¶ 21.   Additionally, when the Legislature added 16 V.S.A. § 11(a)(26)'s definition of harassment and § 565's requirement that schools adopt anti-harassment policies, its stated purpose was “to protect students by defining unlawful harassment as a form of discrimination which withholds from or denies to a student the accommodations, advantages, facilities, and privileges of the school.” 1993, No. 162 (Adj.Sess.), § 1 (emphasis added).   The emphasized language appears verbatim in § 4502(a) of the VPAA, suggesting that the Legislature intended that any form of harassment in school, whether perpetrated by staff or students, would violate the VPAA.

¶ 22.   Further, the 2004 amendments to Title 16 make explicit reference to VPAA claims for in-school harassment.   For example, 16 V.S.A. § 14(b) explains an educational institution's obligation to take prompt remedial action “[i]n regard to claims brought pursuant to 9 V.S.A. chapter 139,” when it has received actual notice of conduct that may be harassment.   Section 14(b) also states that “[n]o action shall be brought pursuant to 9 V.S.A. chapter 139 until” the plaintiff has exhausted the school's administrative remedies or satisfied one of the exceptions to the exhaustion requirement.   Thus, the addition of 16 V.S.A. § 14 confirms that the Legislature envisioned the VPAA as the means of legal redress for victims of in-school harassment.   Accordingly, given the fact that § 11(a)(26)'s definition of harassment includes harassment committed by students, we hold that the VPAA encompasses claims based on in-school student-student harassment.

B. Standard of conduct for VPAA student-student harassment claims

¶ 23.   As explained above, the parties diverge sharply on the issue of what standard of conduct governs a school's liability in a hostile environment claim based on student harassment.   Defendants advocate for the more stringent standard applied by federal courts in student harassment cases under Title IX, which requires the student to demonstrate that school officials were deliberately indifferent to harassment of which they had actual knowledge.   Plaintiff, proposing a standard similar to that used in Title VII workplace harassment cases, asserts that, in addition to pervasive harassing conduct described above, she need prove only “that the school administration knew or in the exercise of reasonable care should have known of the harassment.”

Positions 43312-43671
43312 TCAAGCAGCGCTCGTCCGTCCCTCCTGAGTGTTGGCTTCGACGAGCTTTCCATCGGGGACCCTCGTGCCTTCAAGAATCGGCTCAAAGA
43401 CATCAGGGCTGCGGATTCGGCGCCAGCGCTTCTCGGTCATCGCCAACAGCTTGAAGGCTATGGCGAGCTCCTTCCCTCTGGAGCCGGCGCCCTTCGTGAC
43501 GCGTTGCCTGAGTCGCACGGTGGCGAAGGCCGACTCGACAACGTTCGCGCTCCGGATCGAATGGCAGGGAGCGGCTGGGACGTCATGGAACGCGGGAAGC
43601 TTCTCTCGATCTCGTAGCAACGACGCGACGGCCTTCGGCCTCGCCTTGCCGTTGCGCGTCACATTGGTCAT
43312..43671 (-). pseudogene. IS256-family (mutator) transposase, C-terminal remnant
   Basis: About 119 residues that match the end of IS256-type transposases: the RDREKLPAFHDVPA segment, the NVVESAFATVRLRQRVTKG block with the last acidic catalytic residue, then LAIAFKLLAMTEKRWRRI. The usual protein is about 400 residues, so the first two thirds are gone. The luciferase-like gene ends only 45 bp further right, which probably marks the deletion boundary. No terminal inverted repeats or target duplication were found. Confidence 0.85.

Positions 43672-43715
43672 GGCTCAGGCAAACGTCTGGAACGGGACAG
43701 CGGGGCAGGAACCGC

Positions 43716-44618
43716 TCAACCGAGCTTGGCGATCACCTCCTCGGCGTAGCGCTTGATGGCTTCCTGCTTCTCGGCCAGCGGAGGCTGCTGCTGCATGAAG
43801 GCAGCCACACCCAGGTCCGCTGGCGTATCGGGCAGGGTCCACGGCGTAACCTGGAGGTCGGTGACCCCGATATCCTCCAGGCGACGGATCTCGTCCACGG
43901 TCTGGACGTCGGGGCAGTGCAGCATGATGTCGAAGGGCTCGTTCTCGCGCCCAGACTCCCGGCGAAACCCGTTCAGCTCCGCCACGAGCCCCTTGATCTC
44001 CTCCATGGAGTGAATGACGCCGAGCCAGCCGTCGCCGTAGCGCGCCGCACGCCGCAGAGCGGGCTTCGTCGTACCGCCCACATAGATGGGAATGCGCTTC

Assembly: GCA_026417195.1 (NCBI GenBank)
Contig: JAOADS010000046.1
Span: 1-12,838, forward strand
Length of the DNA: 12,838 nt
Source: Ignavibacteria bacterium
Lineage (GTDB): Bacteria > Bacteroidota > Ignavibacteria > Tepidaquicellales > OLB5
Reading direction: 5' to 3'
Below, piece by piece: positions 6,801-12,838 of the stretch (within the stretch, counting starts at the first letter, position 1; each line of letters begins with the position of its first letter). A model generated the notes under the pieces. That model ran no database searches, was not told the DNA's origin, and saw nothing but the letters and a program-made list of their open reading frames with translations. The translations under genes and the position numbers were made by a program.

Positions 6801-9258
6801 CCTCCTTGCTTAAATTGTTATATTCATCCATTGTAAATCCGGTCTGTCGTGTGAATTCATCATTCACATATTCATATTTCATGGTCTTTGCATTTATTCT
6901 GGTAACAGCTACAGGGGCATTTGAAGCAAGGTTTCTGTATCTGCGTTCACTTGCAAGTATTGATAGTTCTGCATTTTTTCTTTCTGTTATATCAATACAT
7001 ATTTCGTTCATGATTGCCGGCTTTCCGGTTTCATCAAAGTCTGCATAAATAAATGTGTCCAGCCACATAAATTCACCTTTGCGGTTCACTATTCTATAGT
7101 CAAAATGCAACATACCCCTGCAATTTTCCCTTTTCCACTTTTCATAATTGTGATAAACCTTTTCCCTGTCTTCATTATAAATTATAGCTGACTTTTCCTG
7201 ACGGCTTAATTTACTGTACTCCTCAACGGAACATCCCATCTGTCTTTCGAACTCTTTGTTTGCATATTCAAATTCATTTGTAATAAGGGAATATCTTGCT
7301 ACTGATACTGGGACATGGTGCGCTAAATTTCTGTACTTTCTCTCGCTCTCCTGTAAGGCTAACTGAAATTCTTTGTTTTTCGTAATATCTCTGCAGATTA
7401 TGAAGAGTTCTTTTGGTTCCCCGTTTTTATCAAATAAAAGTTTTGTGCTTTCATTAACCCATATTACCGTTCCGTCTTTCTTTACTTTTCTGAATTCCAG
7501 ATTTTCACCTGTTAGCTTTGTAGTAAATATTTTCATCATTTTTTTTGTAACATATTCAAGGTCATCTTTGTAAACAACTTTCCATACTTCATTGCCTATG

¶ 24.   Several Vermont trial courts have decided student-student harassment cases under the VPAA and reached different conclusions about which standard applies.   Compare N.S. v. St. Johnsbury Sch. Dist., No. S-301-11-99 Cacv, Special Jury Interrogs. at 1 (Caledonia Super.   Ct. Apr. 12, 2002) (requiring jury to determine whether defendants failed to take “timely, appropriate and reasonable steps” to prevent harassment “after they knew or should have known of the existence of such harassment”);  DeBono v. Milton Town Sch. Dist., No. S1789-97 CnC, slip op. at 6-9 (Chittenden Super.   Ct. Apr. 20, 2001) (holding that deliberate indifference standard did not apply to negligent supervision claim and denying defendants' summary judgment motion as to plaintiff's VPAA claim based on student-student sexual harassment);  and Houlahan v. Norwich Univ., No. 26-1-98 Wncv, slip op. at 7-8 (Washington Super.   Ct. Apr. 24, 2000) (holding that plaintiff must show notice on part of school, but need not show deliberate indifference), with S.R. v. Montpelier Sch. Dist., No. 503-99 WnCv, slip op. at 5-6 (Washington Super.   Ct. Feb. 1, 2001) (applying deliberate indifference standard to student-student harassment claim).   Therefore, we take this opportunity to clarify the standard for such claims going forward.

1.